The Arabs built a fortress here, which was later reinforced in Norman times. The castle was originally surrounded by the sea on three sides and connected to the mainland by a drawbridge, which was then rebuilt in brick between the 18th and 19th century. Ruins of the oldest structure, later incorporated in other walls, are still visible which allow us to assume that the original structure had polygonal bastions, and the crenellated walls of the village leaning directly on the castle.

These bastions were enhanced on the northern side by a low cylindrical tower that was probably built around 1537. It was here that the residential areas were found, characterized by large balconies. A cylindrical tower with an internal staircase allows access to the upper terrace. The castle is accessible from town by a stone bridge which crosses the ancient moat cut into the rock.

Castellammare del Golfo development from the 13th century

Over the centuries, the “castrum ad mare” and the village around it belonged to various local lords and it began to develop further under the Aragonese. Frederick II of Aragon (1272-1337) was designated Lord of the town (Frederick of Antioch), who, however, betrayed them, by selling out to the French.

In fact, according to the pro-Aragonese chronicler Michele Piazza, Frederick of Antioch: “on the side of King Robert of Anjou (1277-1343)]  (...) continually he pressed him, day and night, with many  sophistic arguments to convince the Angevin king to send his army in Sicily" [9]

Then the fortress belonged to Robert of Anjou, and later to Peter II of Aragon (1304-1342), who in 1336 gave it to Raymond of Peralla and his descendants.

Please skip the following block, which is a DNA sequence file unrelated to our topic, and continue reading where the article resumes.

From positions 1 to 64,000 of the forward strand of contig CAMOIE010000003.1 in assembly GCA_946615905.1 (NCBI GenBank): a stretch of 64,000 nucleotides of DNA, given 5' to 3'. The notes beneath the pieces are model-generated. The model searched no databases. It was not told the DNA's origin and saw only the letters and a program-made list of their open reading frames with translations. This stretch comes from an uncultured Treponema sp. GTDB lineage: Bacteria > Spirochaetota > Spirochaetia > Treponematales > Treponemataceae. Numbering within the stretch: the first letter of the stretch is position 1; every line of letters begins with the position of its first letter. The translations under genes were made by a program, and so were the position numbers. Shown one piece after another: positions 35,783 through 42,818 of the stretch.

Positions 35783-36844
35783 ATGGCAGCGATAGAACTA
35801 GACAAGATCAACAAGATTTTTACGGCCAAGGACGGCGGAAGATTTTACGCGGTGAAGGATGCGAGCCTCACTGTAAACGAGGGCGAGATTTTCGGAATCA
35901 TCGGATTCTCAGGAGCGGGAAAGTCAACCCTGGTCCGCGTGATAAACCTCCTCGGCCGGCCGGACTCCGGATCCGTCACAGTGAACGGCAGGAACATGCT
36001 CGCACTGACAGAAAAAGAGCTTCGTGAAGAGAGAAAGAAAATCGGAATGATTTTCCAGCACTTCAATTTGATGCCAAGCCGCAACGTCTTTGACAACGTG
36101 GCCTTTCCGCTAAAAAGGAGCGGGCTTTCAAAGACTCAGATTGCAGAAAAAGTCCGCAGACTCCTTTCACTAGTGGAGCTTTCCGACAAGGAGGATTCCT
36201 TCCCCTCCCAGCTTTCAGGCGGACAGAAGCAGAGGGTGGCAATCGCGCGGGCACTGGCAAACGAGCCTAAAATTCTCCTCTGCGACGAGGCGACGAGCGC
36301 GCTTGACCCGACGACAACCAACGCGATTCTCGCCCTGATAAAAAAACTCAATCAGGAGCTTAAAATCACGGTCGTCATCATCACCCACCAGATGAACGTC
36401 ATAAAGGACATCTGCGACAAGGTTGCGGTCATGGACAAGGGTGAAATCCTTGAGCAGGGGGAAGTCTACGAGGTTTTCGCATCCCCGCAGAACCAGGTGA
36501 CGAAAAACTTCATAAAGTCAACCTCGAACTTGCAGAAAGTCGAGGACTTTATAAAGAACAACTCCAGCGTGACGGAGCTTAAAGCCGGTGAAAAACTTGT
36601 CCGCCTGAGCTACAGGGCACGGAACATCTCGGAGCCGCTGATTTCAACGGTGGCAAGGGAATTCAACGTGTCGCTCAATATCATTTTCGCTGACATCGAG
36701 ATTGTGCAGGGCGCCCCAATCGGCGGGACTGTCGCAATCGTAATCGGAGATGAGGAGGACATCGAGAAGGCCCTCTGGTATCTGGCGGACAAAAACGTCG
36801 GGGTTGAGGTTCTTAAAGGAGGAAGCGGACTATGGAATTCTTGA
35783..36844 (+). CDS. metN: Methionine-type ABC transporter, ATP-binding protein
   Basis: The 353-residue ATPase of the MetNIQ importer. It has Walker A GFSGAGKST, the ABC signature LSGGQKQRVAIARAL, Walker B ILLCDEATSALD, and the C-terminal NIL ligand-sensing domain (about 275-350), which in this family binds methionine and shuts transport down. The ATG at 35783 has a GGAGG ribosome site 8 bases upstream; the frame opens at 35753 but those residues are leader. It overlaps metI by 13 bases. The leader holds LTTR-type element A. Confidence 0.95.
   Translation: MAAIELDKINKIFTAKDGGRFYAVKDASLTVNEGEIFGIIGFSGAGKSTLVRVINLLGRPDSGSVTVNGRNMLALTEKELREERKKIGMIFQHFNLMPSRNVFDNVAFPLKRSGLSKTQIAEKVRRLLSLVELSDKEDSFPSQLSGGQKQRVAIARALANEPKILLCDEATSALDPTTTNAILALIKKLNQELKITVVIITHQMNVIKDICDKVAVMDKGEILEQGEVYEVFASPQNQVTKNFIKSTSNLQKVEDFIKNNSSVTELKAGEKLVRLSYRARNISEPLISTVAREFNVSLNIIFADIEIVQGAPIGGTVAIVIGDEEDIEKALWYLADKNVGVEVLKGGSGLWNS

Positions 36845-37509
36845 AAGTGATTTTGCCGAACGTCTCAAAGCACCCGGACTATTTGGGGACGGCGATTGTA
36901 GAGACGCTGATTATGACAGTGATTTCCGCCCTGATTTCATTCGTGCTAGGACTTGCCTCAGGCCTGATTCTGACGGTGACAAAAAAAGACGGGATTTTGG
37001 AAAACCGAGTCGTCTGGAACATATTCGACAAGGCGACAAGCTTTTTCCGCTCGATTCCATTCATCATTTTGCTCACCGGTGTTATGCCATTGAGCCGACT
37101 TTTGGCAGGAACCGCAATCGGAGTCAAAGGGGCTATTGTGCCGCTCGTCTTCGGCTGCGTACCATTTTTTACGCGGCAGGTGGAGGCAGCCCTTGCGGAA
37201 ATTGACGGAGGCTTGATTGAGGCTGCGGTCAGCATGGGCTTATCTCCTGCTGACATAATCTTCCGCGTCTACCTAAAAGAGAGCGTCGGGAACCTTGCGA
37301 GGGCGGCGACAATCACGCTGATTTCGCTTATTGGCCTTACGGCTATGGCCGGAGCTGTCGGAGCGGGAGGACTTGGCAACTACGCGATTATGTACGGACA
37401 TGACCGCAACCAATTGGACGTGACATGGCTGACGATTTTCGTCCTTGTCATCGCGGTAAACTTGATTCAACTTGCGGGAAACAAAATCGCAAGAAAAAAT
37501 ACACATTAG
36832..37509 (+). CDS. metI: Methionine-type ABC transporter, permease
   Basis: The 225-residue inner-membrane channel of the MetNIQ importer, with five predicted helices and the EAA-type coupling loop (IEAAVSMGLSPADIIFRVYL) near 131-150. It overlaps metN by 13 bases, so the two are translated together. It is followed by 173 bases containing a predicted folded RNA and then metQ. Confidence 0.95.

King Martin (1356-1410) in 1399 gave the city to John Perollo, and then it returned to the Peralla family whose members were the Lords of Castellammare del Golfo at the beginning of the 15th century. It then passed to Peter Spadafora and Ruffo, Sigismondo de Luna (died 1530) and finally to Baldassarre Naselli (17th century) [10].

See also Castellammare del Golfo for a detailed travel and visitor guide


1. See G.B. Pellegrini, “Toponomastica italiana …”, Hoepli, 1990, p. 82

2. Strab. I.; Plin. III. 8. s. 14; Ptol. III, 4. Paragraph 15.

3. Amico, ad Fazell. Sic. VII. 4. not. 9

4. See Sir W. Smith, “Dictionary of Greek and Roman Geography”, 1857, p.949

5. "In Verrem", III, 49

6. See Gerald Verbrugghe, “Sicilia”, 1976, pp. 71 ff.

7. See Paulys Real-Encyclopädie der classischen Altertumswissenschaft: neue Bearbeitung, J. B. Metzler, 1963, p.  XXXVII. See also Forcellini [ “Totius latinitatis lexicon opera et studio Aegidii Forcellini …”, 1867, p. 392: “Aquae [waters] Segestanae aut Pincianae, in Sicilia hodie [today]  Castellam[m]are”].

8. On these aspects of the Bath of Segesta, See the important and detailed essay by  L.M. Bonica Santamaria, “Il Termalismo in Sicilia”, in “Archivio storico siciliano”, Messina, 2001, 82, pp. 17-84

9. See S. Tramontana, “Gli anni del Vespro …”, Dedalo , 1989, p. 270

10. See M. Amico-G. Di Marzo,”Dizionario topografico della Sicilia”, 1855, Vol. I. p. 258

11. See F. Maurici, “Sicilia bizantina …”, In “Atti quarte  giornate di studi sull’area elima”, 2003, p. 902